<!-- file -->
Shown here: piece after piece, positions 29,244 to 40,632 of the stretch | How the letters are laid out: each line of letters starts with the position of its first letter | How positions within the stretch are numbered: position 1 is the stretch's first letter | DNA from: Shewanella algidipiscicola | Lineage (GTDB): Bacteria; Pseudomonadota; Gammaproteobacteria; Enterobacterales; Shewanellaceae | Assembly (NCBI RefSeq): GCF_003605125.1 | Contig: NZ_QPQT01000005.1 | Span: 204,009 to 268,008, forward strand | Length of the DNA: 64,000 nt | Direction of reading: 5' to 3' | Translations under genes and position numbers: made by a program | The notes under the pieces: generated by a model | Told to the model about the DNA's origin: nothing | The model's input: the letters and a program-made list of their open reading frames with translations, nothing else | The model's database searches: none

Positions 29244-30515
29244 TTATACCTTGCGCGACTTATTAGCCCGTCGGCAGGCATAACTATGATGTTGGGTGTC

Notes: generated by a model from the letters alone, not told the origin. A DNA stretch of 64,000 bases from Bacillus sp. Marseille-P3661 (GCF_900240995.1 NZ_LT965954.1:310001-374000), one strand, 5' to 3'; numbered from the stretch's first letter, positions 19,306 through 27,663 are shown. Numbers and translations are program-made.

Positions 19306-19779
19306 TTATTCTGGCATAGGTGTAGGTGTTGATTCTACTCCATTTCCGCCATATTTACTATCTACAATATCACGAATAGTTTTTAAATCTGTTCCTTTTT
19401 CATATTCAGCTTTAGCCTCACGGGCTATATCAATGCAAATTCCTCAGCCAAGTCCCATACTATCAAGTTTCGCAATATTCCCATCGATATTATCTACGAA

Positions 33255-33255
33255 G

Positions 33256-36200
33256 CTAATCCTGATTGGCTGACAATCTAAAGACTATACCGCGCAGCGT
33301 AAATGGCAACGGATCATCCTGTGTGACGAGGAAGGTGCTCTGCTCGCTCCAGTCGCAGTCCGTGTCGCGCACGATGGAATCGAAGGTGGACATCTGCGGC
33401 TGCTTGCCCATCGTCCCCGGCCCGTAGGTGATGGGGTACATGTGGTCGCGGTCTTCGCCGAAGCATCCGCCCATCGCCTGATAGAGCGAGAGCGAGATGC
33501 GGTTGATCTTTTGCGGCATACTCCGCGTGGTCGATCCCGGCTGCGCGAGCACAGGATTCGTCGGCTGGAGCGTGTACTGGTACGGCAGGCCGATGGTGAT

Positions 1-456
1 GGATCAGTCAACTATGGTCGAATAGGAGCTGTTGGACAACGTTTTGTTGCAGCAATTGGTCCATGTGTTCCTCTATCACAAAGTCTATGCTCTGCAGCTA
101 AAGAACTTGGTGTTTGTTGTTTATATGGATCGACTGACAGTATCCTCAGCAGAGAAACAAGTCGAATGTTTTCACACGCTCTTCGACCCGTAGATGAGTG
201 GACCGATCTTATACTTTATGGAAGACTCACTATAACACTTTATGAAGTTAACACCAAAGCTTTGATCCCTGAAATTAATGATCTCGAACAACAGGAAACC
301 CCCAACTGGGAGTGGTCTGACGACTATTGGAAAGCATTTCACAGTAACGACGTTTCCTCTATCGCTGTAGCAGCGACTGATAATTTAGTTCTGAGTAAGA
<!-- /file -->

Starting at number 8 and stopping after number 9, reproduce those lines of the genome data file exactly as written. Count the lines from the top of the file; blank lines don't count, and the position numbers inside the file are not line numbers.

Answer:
Positions 33255-33255
33255 G